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Out of Right Field: Mariners face tough decision to activate Ben Gamel

Seattle Mariners’ Ichiro Suzuki races to first base against the Oakland Athletics during the fifth inning on Saturday, April 14, 2018, in Seattle. (Elaine Thompson / AP)

The Seattle Mariners find themselves in a precarious position just 13 games into the 2018 season and trying to snap the longest playoff drought in the four major U.S. pro sports.

They’re off to a good start at 8-5 and have a winning record both at home and on the road. By all accounts, the M’s and their fans should feel pretty good about where the team is headed right now.

There is even good news available, as outfielder Ben Gamel seems ready to be activated from the disabled list for a right oblique strain after successful rehab appearances over the weekend.

Ariel Miranda is expected to be added to the roster tomorrow to start against the Astros, and pitcher Erasmo Ramirez, 1B Ryon Healy and C Mike Zunino all may be back in the next week to 10 days as well.

So what’s the concern?

Well, unlike the others, there isn’t a natural corresponding move to activate Gamel. Well, there is, but it’s not a popular one.

The M’s will likely send down a reliever to activate Miranda to fill out the rotation. Andrew Romine or Dan Vogelbach could be shipped out to add Healy and Mike Marjama will be returned to the minors to bring back Zunino.

Activating the left-handed hitting outfielder Gamel is trickier though, because the logical move involves one of the franchise’s greatest players in its history.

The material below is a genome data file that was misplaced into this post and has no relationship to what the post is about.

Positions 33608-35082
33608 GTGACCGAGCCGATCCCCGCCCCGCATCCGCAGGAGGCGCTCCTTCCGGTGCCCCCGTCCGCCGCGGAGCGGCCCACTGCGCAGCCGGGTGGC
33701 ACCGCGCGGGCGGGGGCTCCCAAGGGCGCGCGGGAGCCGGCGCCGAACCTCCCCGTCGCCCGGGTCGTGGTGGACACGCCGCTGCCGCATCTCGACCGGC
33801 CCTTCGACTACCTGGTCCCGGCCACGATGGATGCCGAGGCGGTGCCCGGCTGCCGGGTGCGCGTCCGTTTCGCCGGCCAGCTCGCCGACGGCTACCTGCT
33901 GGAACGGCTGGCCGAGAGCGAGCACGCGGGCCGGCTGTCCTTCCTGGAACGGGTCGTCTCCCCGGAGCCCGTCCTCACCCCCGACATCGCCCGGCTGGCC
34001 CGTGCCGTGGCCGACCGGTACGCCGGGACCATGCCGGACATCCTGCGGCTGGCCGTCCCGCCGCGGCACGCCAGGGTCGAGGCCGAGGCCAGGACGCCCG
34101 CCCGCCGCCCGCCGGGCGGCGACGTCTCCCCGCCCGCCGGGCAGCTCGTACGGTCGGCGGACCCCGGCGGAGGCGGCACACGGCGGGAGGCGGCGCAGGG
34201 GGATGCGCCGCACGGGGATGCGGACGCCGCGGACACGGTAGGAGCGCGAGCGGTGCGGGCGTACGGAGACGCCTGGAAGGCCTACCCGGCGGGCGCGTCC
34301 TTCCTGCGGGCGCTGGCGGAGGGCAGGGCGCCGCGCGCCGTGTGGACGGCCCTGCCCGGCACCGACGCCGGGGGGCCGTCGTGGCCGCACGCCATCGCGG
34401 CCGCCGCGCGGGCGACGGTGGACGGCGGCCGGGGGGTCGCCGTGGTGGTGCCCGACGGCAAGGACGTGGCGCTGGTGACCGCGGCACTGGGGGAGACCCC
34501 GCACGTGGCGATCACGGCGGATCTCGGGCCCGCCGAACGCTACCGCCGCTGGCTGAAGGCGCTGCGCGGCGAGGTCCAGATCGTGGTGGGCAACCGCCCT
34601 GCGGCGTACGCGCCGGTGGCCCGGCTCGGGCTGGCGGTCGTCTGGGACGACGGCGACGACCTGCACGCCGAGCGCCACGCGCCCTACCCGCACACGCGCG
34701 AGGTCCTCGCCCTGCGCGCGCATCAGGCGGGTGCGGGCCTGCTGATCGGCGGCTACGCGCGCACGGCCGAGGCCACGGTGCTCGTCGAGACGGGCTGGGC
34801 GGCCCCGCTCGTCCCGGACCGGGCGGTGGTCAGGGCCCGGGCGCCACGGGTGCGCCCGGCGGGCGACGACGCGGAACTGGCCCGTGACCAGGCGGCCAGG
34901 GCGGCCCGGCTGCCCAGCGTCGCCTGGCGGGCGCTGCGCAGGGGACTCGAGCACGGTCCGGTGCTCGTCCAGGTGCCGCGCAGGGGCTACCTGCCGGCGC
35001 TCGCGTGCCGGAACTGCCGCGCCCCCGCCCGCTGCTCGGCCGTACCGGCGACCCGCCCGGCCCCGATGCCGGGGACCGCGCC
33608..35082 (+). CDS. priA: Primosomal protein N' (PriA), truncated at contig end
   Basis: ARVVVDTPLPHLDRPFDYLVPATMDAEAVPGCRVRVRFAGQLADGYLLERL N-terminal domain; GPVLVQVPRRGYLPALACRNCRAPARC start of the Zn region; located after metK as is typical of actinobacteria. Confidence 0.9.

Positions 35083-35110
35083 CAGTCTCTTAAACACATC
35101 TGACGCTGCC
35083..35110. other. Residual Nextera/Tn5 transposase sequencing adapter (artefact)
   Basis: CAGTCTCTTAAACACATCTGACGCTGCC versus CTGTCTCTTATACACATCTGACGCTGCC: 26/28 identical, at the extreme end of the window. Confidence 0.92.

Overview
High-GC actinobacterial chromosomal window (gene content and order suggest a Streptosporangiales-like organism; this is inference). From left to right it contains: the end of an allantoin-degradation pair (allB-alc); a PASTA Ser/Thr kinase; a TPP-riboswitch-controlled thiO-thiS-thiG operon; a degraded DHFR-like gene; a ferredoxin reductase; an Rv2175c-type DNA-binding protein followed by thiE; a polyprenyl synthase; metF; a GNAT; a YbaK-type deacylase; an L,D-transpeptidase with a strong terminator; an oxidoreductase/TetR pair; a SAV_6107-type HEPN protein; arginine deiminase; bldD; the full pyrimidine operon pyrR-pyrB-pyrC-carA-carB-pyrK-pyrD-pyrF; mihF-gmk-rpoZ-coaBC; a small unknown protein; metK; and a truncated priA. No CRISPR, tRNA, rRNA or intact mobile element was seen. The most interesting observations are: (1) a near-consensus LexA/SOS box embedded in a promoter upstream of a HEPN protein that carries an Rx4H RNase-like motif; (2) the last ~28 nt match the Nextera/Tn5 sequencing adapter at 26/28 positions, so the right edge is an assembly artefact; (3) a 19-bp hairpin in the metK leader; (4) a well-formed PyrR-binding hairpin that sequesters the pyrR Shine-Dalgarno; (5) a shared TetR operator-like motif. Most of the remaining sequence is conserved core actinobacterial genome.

Yes, the most obvious move to add Gamel to the roster would be to designate Ichiro Suzuki for assignment – essentially waiving the icon.

Gamel – who hit .275/.322/.413 with 11 homers and 59 RBIs last season – is ready to go, and manager Scott Servais admitted in his pregame press conference on Monday that the roster manipulation is the primary reason Gamel hasn’t been activated yet.

The M’s signed Ichiro prior to the season in a panic, really. The outfield situation was a mess with Gamel on the disabled list. As a fifth outfielder and left-handed pinch-hitter on the roster, Ichiro probably still has some limited viability.

But early on this season, Ichiro has looked every bit of his 44 years, slashing a paltry .207/.207/.414. He’s 6 for 29 with no walks, no stolen bases no RBIs and no extra-base hits over the first nearly one-tenth of the season.

The team carries only four actual outfielders because Nelson Cruz can’t play the field anymore and Taylor Motter is an emergency outfielder at best. So the M’s can’t really afford to let Guillermo Heredia go instead of Ichiro to activate Gamel.

The Mariners don’t want to push Ichiro to the curb this early in the season and it’s hard to imagine another MLB team taking a chance on claiming him off waivers or via trade. And if he cleared waivers, would the great and proud Ichiro even consider a minor league assignment? Probably not.

No one involved wants Ichiro’s storied big league career to end this way, but it may be unavoidable.

The fact that the move wasn’t made ahead of Monday’s series-opening game against Houston illustrates the dilemma GM Jerry Dipoto faces: make the ballclub demonstrably better or spare the aging icon the embarrassment of a DFA.